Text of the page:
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Travel using managed lanes: An application of a stated choice model for Houston, Texas

  • Patil, Sunil
  • Burris, Mark
  • Douglass Shaw, W.

Managed lane (ML) travel adds flexibility, but also complexity, to travel choices. Stated choice models (SCMs) are often used for modeling complex transportation choices such as these in an effort to predict demand for these travel options. The design methods for SCMs have evolved from simple orthogonal designs to more sophisticated designs such as D-efficient design that can increase efficiency in estimation. We used three different survey design strategies to produce the stated preference portion of surveys, which were used to elicit travel choices for a sample of Houston travelers. Apart from the D-efficient design we also used random and adaptive random designs to generate attribute levels. There were observable differences in choice behavior depending on what design strategy was used. These differences appear to influence estimates of the value of travel time savings (VTTS) obtained from the random parameter logit (RPL) models estimated using these data. This, in turn, would greatly impact the percentage of travelers predicted to use the MLs. The adaptive random strategy was superior to the other design methods in several categories, and it had similar efficiency to the D-efficient design. However, the mean of VTTS estimate obtained from a D-efficient design was closer to what is typically found in the literature. The difference was considerable and could greatly influence traffic and revenue estimates for the MLs, illustrating the importance of the survey design strategy.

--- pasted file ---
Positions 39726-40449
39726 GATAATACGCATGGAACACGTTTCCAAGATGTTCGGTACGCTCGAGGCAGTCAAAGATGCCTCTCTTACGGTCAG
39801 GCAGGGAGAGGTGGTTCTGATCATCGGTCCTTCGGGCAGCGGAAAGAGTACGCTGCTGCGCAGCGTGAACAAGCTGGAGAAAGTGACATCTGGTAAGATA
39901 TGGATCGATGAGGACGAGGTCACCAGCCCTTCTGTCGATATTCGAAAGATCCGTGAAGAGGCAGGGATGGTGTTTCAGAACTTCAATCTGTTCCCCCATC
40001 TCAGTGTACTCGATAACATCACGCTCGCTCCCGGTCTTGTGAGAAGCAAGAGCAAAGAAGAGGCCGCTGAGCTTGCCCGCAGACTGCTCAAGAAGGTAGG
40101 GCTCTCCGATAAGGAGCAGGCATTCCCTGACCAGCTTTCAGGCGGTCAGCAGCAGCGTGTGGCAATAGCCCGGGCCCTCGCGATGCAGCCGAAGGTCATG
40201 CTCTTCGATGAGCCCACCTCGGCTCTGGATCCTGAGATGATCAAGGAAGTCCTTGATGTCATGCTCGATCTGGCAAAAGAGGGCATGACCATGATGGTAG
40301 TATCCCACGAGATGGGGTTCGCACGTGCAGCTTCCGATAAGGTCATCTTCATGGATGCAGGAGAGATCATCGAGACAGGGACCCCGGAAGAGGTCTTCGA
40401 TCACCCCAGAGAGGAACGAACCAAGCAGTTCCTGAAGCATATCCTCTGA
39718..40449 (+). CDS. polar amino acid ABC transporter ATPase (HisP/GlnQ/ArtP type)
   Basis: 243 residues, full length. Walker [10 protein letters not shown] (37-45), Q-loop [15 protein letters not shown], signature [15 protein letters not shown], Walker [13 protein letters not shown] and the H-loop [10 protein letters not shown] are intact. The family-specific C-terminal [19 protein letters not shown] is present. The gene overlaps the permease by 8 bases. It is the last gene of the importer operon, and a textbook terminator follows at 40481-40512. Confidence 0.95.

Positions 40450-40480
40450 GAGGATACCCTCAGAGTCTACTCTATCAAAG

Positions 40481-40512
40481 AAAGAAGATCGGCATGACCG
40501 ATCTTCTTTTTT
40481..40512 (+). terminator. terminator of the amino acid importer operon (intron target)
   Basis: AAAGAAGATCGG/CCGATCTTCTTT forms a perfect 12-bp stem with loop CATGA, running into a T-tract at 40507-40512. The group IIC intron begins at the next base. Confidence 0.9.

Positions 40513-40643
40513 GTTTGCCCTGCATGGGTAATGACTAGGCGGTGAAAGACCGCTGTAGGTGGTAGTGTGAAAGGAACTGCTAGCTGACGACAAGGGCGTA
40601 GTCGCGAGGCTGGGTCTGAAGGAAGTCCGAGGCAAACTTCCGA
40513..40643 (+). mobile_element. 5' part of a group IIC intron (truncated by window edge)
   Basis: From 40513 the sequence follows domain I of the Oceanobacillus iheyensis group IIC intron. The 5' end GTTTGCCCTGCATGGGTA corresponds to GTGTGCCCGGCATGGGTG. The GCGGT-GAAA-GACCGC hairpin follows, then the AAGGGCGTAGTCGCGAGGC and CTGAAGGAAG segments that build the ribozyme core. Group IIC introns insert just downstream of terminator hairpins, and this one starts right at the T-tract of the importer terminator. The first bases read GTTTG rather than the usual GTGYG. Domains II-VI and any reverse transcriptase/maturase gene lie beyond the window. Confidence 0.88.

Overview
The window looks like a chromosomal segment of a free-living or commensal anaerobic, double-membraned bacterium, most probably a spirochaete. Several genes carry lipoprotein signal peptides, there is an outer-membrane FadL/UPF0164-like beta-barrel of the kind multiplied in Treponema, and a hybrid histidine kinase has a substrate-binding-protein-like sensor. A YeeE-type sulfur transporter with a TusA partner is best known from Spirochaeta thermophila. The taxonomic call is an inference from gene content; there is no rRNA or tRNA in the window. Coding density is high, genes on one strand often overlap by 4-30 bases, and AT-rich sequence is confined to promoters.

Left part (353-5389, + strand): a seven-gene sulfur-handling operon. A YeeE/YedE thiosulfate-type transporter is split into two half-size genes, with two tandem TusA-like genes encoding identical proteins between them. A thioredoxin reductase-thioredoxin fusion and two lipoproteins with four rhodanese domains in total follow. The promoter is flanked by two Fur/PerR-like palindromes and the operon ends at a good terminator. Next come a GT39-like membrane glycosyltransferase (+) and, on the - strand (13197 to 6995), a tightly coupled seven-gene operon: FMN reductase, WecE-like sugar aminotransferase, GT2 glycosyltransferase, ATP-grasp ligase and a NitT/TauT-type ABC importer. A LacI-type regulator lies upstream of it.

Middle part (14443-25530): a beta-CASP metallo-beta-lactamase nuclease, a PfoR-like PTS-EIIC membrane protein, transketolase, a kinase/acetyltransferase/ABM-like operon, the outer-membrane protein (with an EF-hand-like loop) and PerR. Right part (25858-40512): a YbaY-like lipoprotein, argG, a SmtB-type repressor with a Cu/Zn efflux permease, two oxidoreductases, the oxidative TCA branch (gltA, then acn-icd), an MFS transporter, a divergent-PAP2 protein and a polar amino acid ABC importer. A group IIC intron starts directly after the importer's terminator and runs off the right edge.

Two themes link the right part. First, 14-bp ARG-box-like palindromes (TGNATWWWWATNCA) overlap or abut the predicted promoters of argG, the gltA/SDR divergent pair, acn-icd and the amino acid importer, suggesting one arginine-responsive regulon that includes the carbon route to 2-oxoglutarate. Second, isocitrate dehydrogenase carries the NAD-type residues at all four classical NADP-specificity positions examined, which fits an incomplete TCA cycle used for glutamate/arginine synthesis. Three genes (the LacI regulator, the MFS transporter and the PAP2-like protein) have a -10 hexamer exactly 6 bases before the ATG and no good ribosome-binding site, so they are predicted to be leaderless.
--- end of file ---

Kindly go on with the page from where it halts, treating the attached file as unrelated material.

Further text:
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Article provided by Elsevier in its journal Transport Policy.

Volume (Year): 18 (2011)
Issue (Month): 4 (August)
Pages: 595-603

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Handle: RePEc:eee:trapol:v:18:y:2011:i:4:p:595-603
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  1. James Murphy & P. Allen & Thomas Stevens & Darryl Weatherhead, 2005. "A Meta-analysis of Hypothetical Bias in Stated Preference Valuation," Environmental & Resource Economics, European Association of Environmental and Resource Economists, vol. 30(3), pages 313-325, 03.
  2. Richard C. Ready & Patricia A. Champ & Jennifer L. Lawton, 2010. "Using Respondent Uncertainty to Mitigate Hypothetical Bias in a Stated Choice Experiment," Land Economics, University of Wisconsin Press, vol. 86(2), pages 363-381.
  3. repec:ebl:ecbull:v:3:y:2004:i:6:p:1-13 is not listed on IDEAS
  4. Jayson L. Lusk & Ted C. Schroeder, 2004. "Are Choice Experiments Incentive Compatible? A Test with Quality Differentiated Beef Steaks," American Journal of Agricultural Economics, Agricultural and Applied Economics Association, vol. 86(2), pages 467-482.
  5. Joseph Little & Robert Berrens, 2004. "Explaining Disparities between Actual and Hypothetical Stated Values: Further Investigation Using Meta-Analysis," Economics Bulletin, AccessEcon, vol. 3(6), pages 1-13.
  6. Hess, Stephane & Train, Kenneth E. & Polak, John W., 2006. "On the use of a Modified Latin Hypercube Sampling (MLHS) method in the estimation of a Mixed Logit Model for vehicle choice," Transportation Research Part B: Methodological, Elsevier, vol. 40(2), pages 147-163, February.
  7. Scarpa, R. & Thiene, M. & Train, K., 2008. "Appendix to Utility in WTP space: a tool to address confounding random scale effects in destination choice to the Alps," American Journal of Agricultural Economics Appendices, Agricultural and Applied Economics Association, vol. 90(4), November.
  8. Donna Dosman & Wiktor Adamowicz, 2006. "Combining Stated and Revealed Preference Data to Construct an Empirical Examination of Intrahousehold Bargaining," Review of Economics of the Household, Springer, vol. 4(1), pages 15-34, 03.
  9. Ricardo Scarpa & Mara Thiene & Kenneth Train, 2006. "Utility in WTP Space: A Tool to Address Confounding Random Scale Effects in Destination Choice to the Alps," Working Papers in Economics 06/15, University of Waikato, Department of Economics.
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